First step in getting women into public office is changing perceptions, national leader says
07/27/2011 09:57 AM
Kentucky politics are mostly a man’s world. That’s not much of a secret.
But one group is trying to change that.
Called Emerge Kentucky, the program is part of the Emerge America organization, which operates in nine states, including Kentucky. The group’s aim is to elect Democratic women to office. And by several measures, Kentucky is lacking women in elected positions.
Only one woman holds a leadership office in either chamber of the General Assembly, Republican state Sen. Katie Stine of Southgate, the President Pro Tem of the state Senate.
And female representation in either the Senate or state House still lags far behind population numbers.
There’s only been one female, Martha Layne Collins, to ever occupy the governor’s office.
In this fall’s general election, only two women remain, Democratic candidate for Secretary of State, Alison Lundergan Grimes, and Republican candidate for Treasurer, K.C. Crosbie. Both face men in their general election race.
Emerge Kentucky has had a few successes since starting more than two years ago and counts state Rep. Rita Smart of Richmond as a graduate of the program.
When the group held it’s second graduation ceremony earlier this summer, it was attended by Karen Middleton, the president of Emerge America.
Pure Politics sat down with Middletown when she was in Louisville to get her take on why more women aren’t in office and what her organization is doing to help solve the problem.
Operating in Arizona, California, New Mexico, Nevada, Oregon, Wisconsin, Massachusetts and Maine, in addition to Kentucky, Middleton told Pure Politics about Emerge America’s training for Democratic women.
She described how the group encourages long-term support and encouragement to help women get elected.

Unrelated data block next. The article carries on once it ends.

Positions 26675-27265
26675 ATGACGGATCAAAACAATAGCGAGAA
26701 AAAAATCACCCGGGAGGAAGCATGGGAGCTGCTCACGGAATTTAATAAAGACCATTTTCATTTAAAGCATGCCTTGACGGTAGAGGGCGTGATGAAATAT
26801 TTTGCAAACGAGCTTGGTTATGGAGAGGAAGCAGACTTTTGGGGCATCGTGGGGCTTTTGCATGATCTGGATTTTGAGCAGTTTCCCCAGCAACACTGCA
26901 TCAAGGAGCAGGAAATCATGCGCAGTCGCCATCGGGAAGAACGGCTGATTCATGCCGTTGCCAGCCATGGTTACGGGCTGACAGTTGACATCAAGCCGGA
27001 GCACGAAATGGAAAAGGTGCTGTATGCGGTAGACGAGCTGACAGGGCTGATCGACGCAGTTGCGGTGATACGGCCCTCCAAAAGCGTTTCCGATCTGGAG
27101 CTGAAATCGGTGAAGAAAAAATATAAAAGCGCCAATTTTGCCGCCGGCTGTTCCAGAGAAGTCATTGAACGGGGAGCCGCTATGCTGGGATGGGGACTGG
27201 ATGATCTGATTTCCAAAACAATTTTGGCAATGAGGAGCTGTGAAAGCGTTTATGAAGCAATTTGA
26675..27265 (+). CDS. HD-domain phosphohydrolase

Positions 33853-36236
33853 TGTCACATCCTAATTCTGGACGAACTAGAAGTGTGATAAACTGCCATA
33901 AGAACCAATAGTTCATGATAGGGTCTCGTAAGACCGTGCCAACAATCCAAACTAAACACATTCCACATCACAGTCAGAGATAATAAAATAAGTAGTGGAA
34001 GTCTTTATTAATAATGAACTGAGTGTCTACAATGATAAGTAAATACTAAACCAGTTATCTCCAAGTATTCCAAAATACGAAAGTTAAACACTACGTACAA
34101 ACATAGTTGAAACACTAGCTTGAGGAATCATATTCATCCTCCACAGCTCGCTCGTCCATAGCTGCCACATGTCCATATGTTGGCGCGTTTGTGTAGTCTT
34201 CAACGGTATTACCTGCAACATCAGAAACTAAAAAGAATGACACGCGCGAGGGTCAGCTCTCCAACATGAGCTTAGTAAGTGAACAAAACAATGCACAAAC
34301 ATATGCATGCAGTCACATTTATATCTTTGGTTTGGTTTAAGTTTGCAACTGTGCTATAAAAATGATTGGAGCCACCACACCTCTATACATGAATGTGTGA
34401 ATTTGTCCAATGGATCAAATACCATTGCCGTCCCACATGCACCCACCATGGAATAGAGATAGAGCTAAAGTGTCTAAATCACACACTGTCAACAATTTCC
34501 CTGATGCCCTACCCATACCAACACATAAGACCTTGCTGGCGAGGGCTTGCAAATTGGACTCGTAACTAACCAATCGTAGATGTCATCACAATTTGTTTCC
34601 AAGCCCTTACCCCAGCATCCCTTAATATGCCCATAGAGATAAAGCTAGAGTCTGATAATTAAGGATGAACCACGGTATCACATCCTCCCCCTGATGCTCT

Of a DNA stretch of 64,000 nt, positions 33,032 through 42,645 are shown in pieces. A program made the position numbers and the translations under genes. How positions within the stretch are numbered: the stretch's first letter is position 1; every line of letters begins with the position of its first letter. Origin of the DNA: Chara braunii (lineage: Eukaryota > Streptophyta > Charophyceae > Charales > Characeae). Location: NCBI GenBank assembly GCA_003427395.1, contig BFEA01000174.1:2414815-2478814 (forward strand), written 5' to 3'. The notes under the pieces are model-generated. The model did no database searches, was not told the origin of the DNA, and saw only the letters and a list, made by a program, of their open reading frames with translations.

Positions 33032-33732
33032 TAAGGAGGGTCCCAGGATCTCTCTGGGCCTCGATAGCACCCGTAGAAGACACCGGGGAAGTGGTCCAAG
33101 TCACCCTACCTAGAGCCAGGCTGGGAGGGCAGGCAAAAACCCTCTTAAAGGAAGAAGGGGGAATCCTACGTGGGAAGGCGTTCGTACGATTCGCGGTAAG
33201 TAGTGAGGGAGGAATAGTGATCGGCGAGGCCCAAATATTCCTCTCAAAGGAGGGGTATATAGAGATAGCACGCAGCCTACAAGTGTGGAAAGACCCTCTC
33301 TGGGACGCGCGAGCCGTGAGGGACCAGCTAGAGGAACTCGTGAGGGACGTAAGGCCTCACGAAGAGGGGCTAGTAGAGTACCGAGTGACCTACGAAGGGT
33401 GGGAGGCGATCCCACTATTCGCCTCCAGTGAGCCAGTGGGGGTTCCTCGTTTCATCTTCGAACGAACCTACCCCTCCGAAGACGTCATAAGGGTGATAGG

Middletown, a former lawmaker from Colorado, also addressed a concern raised by Hilda Legg, a Republican candidate for Secretary of State who narrowly lost in this year’s primary to Bill Johnson.
In an interview on Pure Politics, Legg Legg that a lot of voters told her they wouldn’t cast a vote for her simply because she was a woman.
Middleton said women candidates face such prejudice because voters don’t view their senators or governors as women. But she said women actually do a better job of governing when elected.
But what can Kentucky do to change those perceptions and elect more women to public office? Middleton said programs like the one she’s involved in help. But she also said as long as gridlock happens and solutions aren’t acceptable, voters will turn to women to send to Frankfort and Washington D.C.
Middleton said there’s no theoretical line in the sand when it comes to measuring success of her organization or the advancement of women in politics.
But she said that getting women in office is a strong first step, not matter what level the office is, be it local, county or state. Getting a woman into office is the best way to get a woman to run for a higher office, like U.S. Senate, which is progress, Middleton said.
-Reporting by Kenny Colston, video production by Kyle Lizenby
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